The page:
Frederick Douglass Museum Commemorates the Birthday of Great Leader
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Barbara D. Woolley
WASHINGTON , D.C. (February 28, 2011) February marks the birthday of the great leader of the abolitionist movement and advocate for human rights, Frederick Douglass. The Frederick Douglass Museum and Caring Hall of Fame, located in the heart of Capitol Hill was the first Washington, DC, home of the famed statesman in the mid-1870s.
In celebration of the caring spirit embodied by Frederick Douglass, the Caring Institute recognizes the historical figures birth month during February. This year marks Douglass 193rd birthday.
Mr. Douglass was the nation’s most eloquent voice for equal rights for all, said Val J. Halamandaris, the founder of the Caring Institute and the Frederick Douglass Museum and Hall of Fame for Caring Americans. He fought tirelessly against discrimination on the basis of race, color and gender.
Halamandaris added that Douglass was without peer as an advocate for human rights. He inspired so many men and women, both contemporaries and those who lived after him including: Mark Twain, Ralph Waldo Emerson, Booker T. Washington, Mahatma Gandhi, Hubert H. Humphrey, Martin Luther King, Nelson Mandela, Mary McLeod Bethune and Dorothy Height.
Today, the historic property has been restored to its original splendor and reopened as a tribute to caring past and present. It is now home to exhibits honoring its former occupant and the very special people of his spirit who have received a Caring Award. This honor is given each year to the worlds most caring adults and young adults. Like Douglass, theyre committed to doing the right thing on behalf of justice, equality, and human rights.
The Museum is available for special events; please call 202-547-4273 or firstname.lastname@example.org.
About the Caring Institute
The Caring Institute was inspired by Mother Teresa in 1985 when she told Halamandaris there was a poverty of the spirit in the U.S. and the developed world that is far worse than the poverty of the body that is seen in the Third World. She directed him to “do something about this using the power of caring” which she called “the one word summary of the Golden Rule which runs through all the great religions of the world.” The Caring Institute is a non profit 501(c)3 organization which promotes the values of caring, integrity and public service. Among its programs is the National Caring Awards which involves the selection by secret ballot by its trustees of the most caring men and women in America and their induction into the Frederick Douglass Museum and Hall of Fame for Caring Americans. The Caring Institute for the past 20 years has every year celebrated February 14 as the birthday of Mr. Douglass.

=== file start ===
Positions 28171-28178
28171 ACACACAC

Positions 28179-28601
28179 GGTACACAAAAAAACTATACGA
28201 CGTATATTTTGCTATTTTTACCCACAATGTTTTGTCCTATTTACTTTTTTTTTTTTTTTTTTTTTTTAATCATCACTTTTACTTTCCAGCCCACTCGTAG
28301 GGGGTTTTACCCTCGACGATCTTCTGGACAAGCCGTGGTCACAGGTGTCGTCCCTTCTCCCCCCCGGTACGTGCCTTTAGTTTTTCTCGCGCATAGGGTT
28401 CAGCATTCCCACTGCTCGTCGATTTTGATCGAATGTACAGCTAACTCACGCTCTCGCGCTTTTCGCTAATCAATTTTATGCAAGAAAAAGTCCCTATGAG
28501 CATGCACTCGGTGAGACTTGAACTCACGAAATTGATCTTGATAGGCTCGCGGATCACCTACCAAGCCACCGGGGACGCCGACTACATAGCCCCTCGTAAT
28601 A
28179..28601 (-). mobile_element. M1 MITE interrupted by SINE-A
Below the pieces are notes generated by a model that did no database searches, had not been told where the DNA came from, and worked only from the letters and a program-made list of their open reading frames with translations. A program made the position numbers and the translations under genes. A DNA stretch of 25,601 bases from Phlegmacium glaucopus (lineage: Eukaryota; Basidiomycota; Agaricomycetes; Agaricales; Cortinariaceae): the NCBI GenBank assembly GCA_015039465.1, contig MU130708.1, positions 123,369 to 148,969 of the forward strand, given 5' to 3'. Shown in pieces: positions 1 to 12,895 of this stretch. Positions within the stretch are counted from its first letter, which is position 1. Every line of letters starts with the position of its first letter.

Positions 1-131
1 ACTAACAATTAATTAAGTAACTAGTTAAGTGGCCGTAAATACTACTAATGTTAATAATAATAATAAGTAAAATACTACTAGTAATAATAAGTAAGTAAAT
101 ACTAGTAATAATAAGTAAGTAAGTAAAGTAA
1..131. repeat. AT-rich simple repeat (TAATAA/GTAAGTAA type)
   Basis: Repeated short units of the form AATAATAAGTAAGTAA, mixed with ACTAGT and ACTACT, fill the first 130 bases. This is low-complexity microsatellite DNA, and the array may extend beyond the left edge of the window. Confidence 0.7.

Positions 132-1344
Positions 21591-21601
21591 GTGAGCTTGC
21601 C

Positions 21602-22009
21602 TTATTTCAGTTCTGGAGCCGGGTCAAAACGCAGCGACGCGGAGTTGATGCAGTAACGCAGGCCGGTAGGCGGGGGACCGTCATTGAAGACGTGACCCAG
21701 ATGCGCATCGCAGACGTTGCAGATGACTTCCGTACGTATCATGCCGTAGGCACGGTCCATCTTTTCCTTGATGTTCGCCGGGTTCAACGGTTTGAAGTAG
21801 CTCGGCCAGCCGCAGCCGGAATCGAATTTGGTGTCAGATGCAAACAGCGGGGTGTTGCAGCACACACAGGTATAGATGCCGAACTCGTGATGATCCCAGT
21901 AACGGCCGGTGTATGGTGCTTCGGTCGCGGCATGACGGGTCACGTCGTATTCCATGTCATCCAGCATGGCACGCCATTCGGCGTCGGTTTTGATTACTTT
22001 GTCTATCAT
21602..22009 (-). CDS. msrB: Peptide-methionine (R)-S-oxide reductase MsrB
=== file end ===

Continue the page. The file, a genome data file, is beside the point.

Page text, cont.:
The National Association for Home Care & Hospice (NAHC) is a non-profit organization that represents the nations 25,000 home care and hospice organizations. NAHC also advocates for the more than two million nurses, therapists, aides and other caregivers employed by such organizations to provide in-home services to some 10 million Americans each year who are infirm, chronically ill, disabled and dying. Along with its advocacy, NAHC provides information to help its members provide the highest quality of care and is committed to excellence in every respect. To learn more about NAHC visit www.nahc.org.